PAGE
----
November 16, 2016
Iron Toxicity Post #43: The ‘gestation and birth’ of iron toxicity

Today is my Natal Day! Let me first thank the many folks who’ve taken the time to reach out and celebrate with me. I’m most grateful to this loving and giving community, and I’m also grateful to my parents, especially my Mom, for allowing this little life to exist.

My Mom’s Dad, John M. deLashmutt, Jr. had an annual tradition of giving a gift to his family on his natal day. That always left a big impression on me. So given that Magnesium Advocacy Group (MAG) is a second family of sorts for me, well here’s my gift to you all. 

It’s a bit complicated, a bit convoluted, and also a bit counter-conventional.

I realize that I have been an incessant bore this year with my non-stop posts about iron toxicity.  Well, we are not done yet. Today’s post is intended to drill into how this iron chaos starts, from the very inception of life. 

I am piggybacking on a recent post by a member who shared some illuminating research recently (Steer, et al, 1995), but only four people noted its existence last week. 

I believe this contemporary issue of “anemia of pregnancy” is completely out of control. It is completely misleading by clinical training as well as understanding of basic mineral metabolism especially as it relates to haemoglobin (Hgb) & red blood cells (RBC). 

It turns out that among the most important aspects of early life, as a mammal, is creating and managing our red blood cells.

Fraser, S.T., et al. (2011). “Heme Oxygenase-1: A Critical Link between Iron Metabolism, Erythropoiesis, and Development.”

An important quotation from the very beginning of this article was:

“The first mature cells to arise in the developing mammalian embryo belong to the erythroid [Red Blood Cell] lineage. This highlights the immediacy of the need for red blood cells during embryogenesis and for survival.”

For those that have been following my incessant posts these past twelve months, you will know that every facet of red blood cell formation and metabolism is copper dependent. It not about iron status, as we know.

Fox, P.L. (2003). “The copper-iron chronicles: The story of an intimate relationship.” (No full text available now)

I would encourage you to read this classic article as it explains how and why this has become so confusing.  What the Fraser (2011) article also highlights is yet another aspect of Hgb metabolism is copper dependent, which is heme oxygenase-1 (HO-1) protein that is the rate-limiting enzyme in the breakdown of haemoglobin.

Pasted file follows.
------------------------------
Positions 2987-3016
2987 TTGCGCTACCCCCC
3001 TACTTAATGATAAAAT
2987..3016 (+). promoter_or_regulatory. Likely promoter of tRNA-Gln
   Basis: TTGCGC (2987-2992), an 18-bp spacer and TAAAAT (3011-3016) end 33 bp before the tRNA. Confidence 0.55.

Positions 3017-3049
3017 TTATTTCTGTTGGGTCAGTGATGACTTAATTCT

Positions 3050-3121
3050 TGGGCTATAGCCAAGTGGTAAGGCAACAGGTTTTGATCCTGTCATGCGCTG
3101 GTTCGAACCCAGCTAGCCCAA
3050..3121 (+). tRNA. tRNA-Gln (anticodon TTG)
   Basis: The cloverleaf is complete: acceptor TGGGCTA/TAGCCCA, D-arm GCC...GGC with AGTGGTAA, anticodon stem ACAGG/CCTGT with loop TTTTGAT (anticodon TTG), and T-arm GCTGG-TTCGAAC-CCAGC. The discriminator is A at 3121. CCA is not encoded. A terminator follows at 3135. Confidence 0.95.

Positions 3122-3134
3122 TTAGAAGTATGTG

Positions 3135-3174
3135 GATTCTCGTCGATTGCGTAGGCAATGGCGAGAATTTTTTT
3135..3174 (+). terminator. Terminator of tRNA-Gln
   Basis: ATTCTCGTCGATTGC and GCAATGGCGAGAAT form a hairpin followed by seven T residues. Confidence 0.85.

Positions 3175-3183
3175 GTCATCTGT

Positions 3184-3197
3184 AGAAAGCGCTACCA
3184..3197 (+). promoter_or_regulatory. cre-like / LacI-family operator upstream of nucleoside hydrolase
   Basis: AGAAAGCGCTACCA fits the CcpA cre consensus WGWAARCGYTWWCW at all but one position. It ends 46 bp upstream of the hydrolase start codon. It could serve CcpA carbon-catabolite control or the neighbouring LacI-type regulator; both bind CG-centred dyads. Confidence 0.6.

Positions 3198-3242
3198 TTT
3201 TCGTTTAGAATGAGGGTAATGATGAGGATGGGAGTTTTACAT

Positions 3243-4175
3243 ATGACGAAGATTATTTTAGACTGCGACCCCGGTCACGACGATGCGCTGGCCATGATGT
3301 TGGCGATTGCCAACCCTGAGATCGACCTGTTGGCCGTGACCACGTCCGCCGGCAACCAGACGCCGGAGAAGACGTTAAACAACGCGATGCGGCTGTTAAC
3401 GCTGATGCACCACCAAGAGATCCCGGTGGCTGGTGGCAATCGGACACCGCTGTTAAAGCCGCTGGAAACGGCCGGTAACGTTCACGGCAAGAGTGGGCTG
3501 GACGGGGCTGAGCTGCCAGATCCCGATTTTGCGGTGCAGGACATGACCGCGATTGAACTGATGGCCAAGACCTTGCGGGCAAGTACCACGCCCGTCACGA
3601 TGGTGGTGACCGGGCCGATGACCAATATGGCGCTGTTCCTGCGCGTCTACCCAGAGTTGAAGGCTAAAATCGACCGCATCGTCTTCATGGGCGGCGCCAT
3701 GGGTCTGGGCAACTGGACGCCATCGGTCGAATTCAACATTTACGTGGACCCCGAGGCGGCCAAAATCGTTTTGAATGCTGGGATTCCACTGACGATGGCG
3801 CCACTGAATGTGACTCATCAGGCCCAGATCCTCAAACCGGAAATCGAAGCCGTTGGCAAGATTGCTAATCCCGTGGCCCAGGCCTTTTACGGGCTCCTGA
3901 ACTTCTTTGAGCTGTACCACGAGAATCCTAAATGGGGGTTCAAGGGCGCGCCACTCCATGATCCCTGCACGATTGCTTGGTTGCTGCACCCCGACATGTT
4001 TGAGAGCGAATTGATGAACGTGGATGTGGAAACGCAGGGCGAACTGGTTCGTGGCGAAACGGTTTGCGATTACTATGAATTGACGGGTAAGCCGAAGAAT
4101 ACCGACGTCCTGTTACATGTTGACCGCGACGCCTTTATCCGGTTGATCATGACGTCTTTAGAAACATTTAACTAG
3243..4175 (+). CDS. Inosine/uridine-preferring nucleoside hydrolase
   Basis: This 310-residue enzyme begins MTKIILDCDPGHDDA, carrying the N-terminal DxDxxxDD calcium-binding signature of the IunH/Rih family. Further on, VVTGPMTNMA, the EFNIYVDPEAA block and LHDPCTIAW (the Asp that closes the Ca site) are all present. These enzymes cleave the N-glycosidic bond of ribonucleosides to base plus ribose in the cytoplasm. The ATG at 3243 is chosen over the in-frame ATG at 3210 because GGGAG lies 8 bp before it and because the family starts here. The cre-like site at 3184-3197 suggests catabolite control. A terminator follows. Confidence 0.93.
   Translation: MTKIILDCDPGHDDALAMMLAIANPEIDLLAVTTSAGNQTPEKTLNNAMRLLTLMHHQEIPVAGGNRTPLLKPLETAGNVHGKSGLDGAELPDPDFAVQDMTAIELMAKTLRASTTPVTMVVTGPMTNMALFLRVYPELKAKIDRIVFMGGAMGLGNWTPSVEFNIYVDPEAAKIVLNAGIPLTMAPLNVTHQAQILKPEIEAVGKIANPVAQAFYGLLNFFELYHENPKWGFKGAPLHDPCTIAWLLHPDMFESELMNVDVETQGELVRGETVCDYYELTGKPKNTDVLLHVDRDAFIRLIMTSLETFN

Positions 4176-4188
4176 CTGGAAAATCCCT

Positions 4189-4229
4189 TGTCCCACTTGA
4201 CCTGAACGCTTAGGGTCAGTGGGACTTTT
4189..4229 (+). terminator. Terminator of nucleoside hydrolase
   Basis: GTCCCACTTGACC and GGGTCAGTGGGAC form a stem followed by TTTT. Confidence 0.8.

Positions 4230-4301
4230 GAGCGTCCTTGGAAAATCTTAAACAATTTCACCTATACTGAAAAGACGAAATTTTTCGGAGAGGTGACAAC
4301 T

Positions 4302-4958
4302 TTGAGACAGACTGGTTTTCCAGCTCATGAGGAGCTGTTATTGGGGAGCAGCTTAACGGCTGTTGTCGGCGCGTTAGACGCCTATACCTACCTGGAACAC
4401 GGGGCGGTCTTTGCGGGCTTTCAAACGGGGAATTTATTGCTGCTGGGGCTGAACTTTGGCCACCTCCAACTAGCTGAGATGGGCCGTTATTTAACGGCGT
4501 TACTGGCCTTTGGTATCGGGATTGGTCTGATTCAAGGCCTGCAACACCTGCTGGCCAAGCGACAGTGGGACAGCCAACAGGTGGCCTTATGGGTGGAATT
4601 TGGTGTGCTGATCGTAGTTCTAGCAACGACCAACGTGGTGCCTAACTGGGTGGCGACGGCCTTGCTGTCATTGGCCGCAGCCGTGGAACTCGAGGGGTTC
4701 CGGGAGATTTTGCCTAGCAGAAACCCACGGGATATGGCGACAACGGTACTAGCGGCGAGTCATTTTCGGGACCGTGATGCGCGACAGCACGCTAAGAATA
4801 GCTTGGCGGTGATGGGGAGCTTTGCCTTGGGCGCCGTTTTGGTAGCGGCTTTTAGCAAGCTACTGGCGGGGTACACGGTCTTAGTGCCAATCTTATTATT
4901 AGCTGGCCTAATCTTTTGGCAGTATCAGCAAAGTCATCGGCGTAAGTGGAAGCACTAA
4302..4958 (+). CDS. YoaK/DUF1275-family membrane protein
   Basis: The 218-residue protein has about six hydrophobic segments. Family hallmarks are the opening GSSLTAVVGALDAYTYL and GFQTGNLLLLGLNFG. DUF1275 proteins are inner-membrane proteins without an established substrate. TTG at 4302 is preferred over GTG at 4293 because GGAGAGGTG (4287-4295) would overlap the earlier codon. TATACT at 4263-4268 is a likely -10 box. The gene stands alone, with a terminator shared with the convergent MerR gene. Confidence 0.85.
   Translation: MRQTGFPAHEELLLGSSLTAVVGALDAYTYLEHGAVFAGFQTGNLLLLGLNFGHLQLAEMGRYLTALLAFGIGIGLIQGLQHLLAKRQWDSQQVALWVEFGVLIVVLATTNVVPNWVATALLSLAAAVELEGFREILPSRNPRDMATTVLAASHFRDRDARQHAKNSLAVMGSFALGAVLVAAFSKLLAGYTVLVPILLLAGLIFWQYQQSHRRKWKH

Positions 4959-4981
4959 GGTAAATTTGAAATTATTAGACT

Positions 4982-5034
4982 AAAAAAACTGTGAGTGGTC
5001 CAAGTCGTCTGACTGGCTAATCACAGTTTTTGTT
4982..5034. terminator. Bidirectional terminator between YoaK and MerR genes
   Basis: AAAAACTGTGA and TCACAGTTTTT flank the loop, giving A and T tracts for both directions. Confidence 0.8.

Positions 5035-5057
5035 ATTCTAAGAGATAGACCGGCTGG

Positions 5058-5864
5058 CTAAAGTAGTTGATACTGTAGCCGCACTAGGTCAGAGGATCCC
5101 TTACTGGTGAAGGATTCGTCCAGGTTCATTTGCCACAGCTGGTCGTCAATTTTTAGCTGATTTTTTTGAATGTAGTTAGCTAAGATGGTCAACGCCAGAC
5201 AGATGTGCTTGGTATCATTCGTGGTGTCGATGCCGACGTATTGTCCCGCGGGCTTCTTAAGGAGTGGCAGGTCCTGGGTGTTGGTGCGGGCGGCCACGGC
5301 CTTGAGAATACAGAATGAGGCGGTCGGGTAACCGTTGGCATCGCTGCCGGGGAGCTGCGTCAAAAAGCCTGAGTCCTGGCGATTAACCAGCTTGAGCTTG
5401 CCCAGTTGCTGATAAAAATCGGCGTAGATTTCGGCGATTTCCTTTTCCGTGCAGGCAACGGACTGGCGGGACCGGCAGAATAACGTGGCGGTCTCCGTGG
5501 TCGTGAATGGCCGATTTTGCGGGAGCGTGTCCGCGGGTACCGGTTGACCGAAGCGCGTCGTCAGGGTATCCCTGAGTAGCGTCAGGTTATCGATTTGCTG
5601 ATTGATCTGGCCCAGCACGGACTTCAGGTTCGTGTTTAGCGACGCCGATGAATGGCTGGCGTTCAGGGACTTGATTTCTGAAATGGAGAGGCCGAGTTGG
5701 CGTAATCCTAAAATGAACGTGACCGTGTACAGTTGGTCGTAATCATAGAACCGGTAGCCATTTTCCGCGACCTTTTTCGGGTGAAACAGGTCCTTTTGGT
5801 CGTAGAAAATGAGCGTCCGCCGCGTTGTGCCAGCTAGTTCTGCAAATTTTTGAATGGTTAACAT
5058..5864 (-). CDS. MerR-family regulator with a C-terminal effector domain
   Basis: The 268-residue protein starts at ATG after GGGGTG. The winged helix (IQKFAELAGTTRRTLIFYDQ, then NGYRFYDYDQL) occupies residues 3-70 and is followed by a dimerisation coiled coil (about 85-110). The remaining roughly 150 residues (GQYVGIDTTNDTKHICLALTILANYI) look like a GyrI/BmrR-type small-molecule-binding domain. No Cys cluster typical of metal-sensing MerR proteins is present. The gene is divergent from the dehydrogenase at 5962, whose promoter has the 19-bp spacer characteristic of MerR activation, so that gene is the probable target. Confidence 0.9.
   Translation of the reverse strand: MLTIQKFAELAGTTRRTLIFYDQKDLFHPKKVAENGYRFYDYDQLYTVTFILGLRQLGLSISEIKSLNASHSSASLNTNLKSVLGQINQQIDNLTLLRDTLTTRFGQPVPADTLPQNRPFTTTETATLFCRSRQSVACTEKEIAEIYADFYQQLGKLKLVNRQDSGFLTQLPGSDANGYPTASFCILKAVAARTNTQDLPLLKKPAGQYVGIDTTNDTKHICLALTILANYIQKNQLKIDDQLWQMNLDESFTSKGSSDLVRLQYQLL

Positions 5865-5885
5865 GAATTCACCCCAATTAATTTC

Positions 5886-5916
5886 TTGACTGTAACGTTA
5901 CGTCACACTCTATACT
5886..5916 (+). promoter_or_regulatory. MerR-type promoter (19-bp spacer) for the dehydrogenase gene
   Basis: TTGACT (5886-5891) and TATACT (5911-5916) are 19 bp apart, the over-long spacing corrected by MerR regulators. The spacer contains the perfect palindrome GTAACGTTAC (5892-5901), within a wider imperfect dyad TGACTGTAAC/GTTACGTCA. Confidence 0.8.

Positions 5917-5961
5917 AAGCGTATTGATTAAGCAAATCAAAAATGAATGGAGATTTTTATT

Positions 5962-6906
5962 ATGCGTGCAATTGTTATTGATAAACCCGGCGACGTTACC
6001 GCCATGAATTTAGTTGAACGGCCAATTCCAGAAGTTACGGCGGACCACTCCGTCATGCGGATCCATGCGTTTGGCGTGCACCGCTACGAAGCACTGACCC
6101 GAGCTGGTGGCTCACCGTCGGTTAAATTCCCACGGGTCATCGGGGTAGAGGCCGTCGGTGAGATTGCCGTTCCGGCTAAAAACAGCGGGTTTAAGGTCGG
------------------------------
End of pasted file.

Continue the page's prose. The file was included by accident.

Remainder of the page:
Ideally, these RBCs that carry the Hgb that carry the oxygen are supposed to live, on average around 120 days and then they get recycled. As it turns out, that is when in copper deficiency state, the amount of HO-1 increases thus causing an increase in the rate of Hgb turnover.

Johnson, W.T., et al. (2004). “Increased heme oxygenase-1 expression during copper deficiency in rats results from increased mitochondrial generation of hydrogen peroxide.”

This is not an insignificant fact about RBC/Hgb metabolism.

I would go so far as to state that the research that the member brought to our attention especially the Steer, et al., 1995 in BMJ, is among the most powerful studies to explain how and why society is being methodically exposed to excess iron.

Steer, P., et al. (1995). “Relation between maternal haemoglobin concentration and birth weight in different ethnic groups.”

The magnitude of this article is that Hgb in a pregnant woman, especially in the second half of the pregnancy is supposed to drop to 8.5-9.5 mg/L. 

This is a critically important fact and set of studies that challenges the conventional clinical paradigm of where iron levels are supposed to be during the course of a healthy pregnancy.

What they also found is that as Hgb drops, birth weight of the infant rises. High Hgb is a sign of potential premature birth and pregnancy risk.

What is the big deal about adding iron to a woman who’s Hgb appears low?

  • It’s a clear signal that more likely than not that the pregnant woman and the babino are copper deficient.
  • It increases the chances of undermining the production and metabolism of ceruloplasmin that is key for proper healthy copper metabolism.
  • It increases the chances for oxidative stress in both the Mom and developing foetus.  A particularly poignant and penetrating look at this dynamic was outlined by Keyer & Imlay (1997):

Keyer, K., Imlay, J.A. (1997). “Inactivation of Dehydratase [4Fe-4S] Clusters and Disruption of Iron Homeostasis upon Cell Exposure to Peroxynitrite*”

This research should send a chill down the spine of those taking iron supplements and those getting iron infusions. 

I encourage any who are pregnant, or planning to get pregnant to read and study this research carefully. Please share it liberally with your Obstetrician, Midwife, etc. and do not be surprised that they may not know these issues, understand these implications, nor practice in a way to avoid iron impacts.

I would encourage you to have the Full Monty Iron panel and have it properly interpreted.

A votre sante!

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